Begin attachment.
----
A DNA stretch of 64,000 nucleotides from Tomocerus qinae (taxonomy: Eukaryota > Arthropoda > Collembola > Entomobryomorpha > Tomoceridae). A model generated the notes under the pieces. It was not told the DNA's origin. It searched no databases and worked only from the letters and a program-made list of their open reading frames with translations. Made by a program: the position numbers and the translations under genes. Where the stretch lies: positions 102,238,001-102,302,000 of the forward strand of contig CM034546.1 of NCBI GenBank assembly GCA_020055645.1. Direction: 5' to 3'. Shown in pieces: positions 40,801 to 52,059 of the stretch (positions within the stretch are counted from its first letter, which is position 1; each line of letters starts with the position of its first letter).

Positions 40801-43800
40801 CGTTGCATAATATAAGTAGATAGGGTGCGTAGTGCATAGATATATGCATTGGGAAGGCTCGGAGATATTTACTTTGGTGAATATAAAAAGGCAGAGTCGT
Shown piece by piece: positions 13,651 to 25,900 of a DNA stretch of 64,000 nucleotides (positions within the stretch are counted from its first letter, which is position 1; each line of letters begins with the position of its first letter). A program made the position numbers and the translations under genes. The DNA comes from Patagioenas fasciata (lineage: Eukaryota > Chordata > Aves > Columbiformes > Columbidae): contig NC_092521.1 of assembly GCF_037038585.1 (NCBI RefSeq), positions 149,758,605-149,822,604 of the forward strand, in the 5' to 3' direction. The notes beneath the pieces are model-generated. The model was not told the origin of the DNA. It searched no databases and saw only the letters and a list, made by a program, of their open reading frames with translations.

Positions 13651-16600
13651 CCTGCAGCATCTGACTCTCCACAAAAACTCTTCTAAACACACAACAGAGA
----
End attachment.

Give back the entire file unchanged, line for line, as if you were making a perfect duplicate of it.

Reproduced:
A DNA stretch of 64,000 nucleotides from Tomocerus qinae (taxonomy: Eukaryota > Arthropoda > Collembola > Entomobryomorpha > Tomoceridae). A model generated the notes under the pieces. It was not told the DNA's origin. It searched no databases and worked only from the letters and a program-made list of their open reading frames with translations. Made by a program: the position numbers and the translations under genes. Where the stretch lies: positions 102,238,001-102,302,000 of the forward strand of contig CM034546.1 of NCBI GenBank assembly GCA_020055645.1. Direction: 5' to 3'. Shown in pieces: positions 40,801 to 52,059 of the stretch (positions within the stretch are counted from its first letter, which is position 1; each line of letters starts with the position of its first letter).

Positions 40801-43800
40801 CGTTGCATAATATAAGTAGATAGGGTGCGTAGTGCATAGATATATGCATTGGGAAGGCTCGGAGATATTTACTTTGGTGAATATAAAAAGGCAGAGTCGT
Shown piece by piece: positions 13,651 to 25,900 of a DNA stretch of 64,000 nucleotides (positions within the stretch are counted from its first letter, which is position 1; each line of letters begins with the position of its first letter). A program made the position numbers and the translations under genes. The DNA comes from Patagioenas fasciata (lineage: Eukaryota > Chordata > Aves > Columbiformes > Columbidae): contig NC_092521.1 of assembly GCF_037038585.1 (NCBI RefSeq), positions 149,758,605-149,822,604 of the forward strand, in the 5' to 3' direction. The notes beneath the pieces are model-generated. The model was not told the origin of the DNA. It searched no databases and saw only the letters and a list, made by a program, of their open reading frames with translations.

Positions 13651-16600
13651 CCTGCAGCATCTGACTCTCCACAAAAACTCTTCTAAACACACAACAGAGA